It had to be Calcutta, albeit the fact that it has recently been renamed with an ugly K. At the heart of every Calcuttan, Calcutta will always be Calcutta.
The city of my birth, the city that is my home.
So what is Calcutta like? Hot, crowded, dusty, humid, loud, dirty and full of people who think it's their birthright to spit and abuse. Tempers run high, the traffic will drive you mad and the decibel levels on the streets will surely have you moaning in agony. There are a hundred and one reasons to hate the city, to declare that living here is an utter pain.
Yet, I love it.
Here's ten reasons why:
- It's home. I am utterly and totally comfortable in its arms. From the narrow alleys in the North to the lakes in the South. From the Strand in the West to the wetlands in the East, there is no place like home.
- The street food. Whether you are in the mood for a light snack or a heavier something, there's something for everyone. Jhalmuri to Chaat to rolls to phuchkas to Coolfis. It's all here.
- The Southern breeze. No matter how hot or humid it, gets. No matter how much you have been sweltering or sweating in the day, every evening a cool Southern breeze will caress the tiredness off your limbs. That's why South facing housing is so important in Calcutta.
- The connectivity. You don't have a car? No sweat. There are buses, trams, taxis, rickshaws, auto-rickshaws and even a metro to whisk you to your destination. Yes, you may be stuck in traffic sometimes, and you may feel like you almost died but you'll get there with little trouble. Usually.
- The riverfront. It's a rather nice walk down the riverside all the way from Princep Ghat to the Millenium Park and beyond. And they are proposing to stretch it further. And there are street food stalls nicely interspersed along the way to make the walk more interesting. And if you are really in the mood, a ride on a dinghy on the Hoogly river at sunset might be just what the doctor ordered!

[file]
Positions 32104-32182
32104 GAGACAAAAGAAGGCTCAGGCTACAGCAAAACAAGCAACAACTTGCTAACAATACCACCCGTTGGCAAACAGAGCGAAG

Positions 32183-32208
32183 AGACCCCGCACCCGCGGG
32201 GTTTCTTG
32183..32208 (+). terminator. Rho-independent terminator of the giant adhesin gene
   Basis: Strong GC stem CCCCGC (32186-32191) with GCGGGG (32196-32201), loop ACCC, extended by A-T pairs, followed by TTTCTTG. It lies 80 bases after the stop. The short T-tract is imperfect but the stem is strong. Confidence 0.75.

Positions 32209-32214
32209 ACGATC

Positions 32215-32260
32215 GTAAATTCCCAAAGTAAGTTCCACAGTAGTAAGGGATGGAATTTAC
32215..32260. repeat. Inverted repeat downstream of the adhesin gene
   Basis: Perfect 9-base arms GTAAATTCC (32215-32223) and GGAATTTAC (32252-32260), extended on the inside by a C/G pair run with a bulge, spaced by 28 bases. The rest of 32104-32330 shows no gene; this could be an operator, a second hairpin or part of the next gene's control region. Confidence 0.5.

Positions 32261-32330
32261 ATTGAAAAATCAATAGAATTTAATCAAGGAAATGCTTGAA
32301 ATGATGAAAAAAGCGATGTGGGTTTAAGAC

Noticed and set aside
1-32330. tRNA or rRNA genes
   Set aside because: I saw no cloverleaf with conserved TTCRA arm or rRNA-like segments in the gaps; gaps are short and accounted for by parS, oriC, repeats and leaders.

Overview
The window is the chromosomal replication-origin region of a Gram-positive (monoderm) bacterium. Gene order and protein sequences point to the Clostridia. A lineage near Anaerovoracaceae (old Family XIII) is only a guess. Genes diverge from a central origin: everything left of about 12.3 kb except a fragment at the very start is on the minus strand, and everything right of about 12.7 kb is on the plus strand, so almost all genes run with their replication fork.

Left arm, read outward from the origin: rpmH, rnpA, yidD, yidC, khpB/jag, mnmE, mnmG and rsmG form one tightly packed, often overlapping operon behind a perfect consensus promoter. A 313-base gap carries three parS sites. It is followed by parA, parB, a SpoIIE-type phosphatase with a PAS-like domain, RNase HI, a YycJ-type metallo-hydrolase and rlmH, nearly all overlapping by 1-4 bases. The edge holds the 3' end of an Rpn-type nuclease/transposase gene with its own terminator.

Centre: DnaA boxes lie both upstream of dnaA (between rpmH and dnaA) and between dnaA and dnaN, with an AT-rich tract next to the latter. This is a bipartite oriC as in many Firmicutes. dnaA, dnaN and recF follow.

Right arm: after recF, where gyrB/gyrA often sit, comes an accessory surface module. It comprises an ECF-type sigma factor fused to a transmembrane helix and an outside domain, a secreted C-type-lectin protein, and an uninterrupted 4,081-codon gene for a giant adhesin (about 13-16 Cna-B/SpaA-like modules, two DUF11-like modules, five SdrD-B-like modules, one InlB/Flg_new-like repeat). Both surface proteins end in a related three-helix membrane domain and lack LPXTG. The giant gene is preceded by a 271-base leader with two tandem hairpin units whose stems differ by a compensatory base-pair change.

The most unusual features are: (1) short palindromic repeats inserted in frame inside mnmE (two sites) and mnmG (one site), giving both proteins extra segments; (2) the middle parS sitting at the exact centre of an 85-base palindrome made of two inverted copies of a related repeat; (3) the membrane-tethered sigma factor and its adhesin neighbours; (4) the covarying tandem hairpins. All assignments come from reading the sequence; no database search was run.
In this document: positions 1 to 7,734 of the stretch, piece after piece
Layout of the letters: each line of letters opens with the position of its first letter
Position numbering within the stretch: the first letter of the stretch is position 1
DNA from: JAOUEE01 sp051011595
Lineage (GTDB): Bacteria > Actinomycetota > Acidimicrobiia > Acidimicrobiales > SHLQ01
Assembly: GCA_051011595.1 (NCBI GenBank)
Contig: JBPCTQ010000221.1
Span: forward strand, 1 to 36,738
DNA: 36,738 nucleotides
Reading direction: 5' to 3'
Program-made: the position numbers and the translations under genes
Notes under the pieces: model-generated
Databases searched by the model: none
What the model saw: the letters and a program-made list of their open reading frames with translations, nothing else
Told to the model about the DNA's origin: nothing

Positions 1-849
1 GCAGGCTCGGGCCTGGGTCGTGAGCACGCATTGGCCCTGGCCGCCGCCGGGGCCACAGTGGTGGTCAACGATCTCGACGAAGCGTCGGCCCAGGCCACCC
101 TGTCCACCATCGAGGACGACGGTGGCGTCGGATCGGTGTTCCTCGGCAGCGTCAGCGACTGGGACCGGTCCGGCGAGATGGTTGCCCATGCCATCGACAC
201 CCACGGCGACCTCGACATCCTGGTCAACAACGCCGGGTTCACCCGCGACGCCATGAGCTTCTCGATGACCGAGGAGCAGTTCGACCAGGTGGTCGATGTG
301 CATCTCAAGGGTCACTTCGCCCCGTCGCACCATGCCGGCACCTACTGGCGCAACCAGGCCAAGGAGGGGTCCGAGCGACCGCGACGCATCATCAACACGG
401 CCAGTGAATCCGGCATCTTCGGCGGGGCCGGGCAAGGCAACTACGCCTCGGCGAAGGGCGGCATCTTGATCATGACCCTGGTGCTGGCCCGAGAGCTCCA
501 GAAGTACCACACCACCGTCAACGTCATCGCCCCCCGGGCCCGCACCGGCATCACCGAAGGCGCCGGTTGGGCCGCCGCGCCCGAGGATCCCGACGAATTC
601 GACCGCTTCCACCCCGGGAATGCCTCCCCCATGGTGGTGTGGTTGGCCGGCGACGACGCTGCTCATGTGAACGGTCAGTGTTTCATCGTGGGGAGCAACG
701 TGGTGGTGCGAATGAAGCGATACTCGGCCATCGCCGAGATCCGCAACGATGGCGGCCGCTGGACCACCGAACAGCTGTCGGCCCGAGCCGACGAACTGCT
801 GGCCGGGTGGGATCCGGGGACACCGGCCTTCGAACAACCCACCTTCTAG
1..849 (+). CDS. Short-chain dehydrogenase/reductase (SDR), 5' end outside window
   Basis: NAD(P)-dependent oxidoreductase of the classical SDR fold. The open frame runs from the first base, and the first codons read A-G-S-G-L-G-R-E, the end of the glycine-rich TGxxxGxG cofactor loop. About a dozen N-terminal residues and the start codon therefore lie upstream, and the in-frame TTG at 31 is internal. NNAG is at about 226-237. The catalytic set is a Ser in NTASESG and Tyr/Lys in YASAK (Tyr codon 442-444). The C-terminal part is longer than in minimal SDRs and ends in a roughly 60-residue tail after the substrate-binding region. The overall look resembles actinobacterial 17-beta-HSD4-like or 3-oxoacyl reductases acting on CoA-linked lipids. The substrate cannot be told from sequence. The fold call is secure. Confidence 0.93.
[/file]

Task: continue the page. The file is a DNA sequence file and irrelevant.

- The fine dining. Well Calcutta is not New York or London when it comes to food destinations but the food that is served in the restaurants are certainly top class. The Chinese, especially, which is borrowed from China and spiced in Bengal has no substitute in the world!
- The heritage buildings. Take a tour of the High Court , the GPO and the Raj Bhavan area. If historic buildings are your thing there's a world waiting to be discovered. Just take a walk in the narrow lanes and by lanes of the North. Amid the squalor and the haphazard new concrete blocks, you'll be surprised at the lovely old bungalows! Yes, and people still live there!
- The cosmopolitan-ness: Yes, that quiet Christian lady lives next to the Sindhi who blasts music every weekend who lives next to the devout Madrasi who lives above the Bong who hates Dings but learns where to get a good pork curry from them along with the fat Marwari lady who hates the smell of fish frying but loves to share gossip and the occasional chicken kabab with the Muslim family across the street who's father officially does not drink but enjoys a tipple with his friend the Punjabi round the corner. It goes on. They are the butt of each other's jokes. They have the bitterest fights but in the end they all live together. It works.
- The humour: Yes, the intrinsic nature of Calcuttans to "tell you a jokes" and to laugh at everything and anything and specially themselves!
- The Winters: Calcutta winters are perfect although they last for barely 6 weeks in December and January. The temperature hovers around 10,11 degrees C and the sun feels good on the back. Ideal for sitting in the sun and sipping on that glass of chilled beer or whatever. For a game of cricket or badminton in the lawn. To head to the Maidan or the riverside or further from the city for that idyllic picnic. Yes, had I not been living here, surely I would hanker to return to Calcutta every winter. Oh, Calcutta!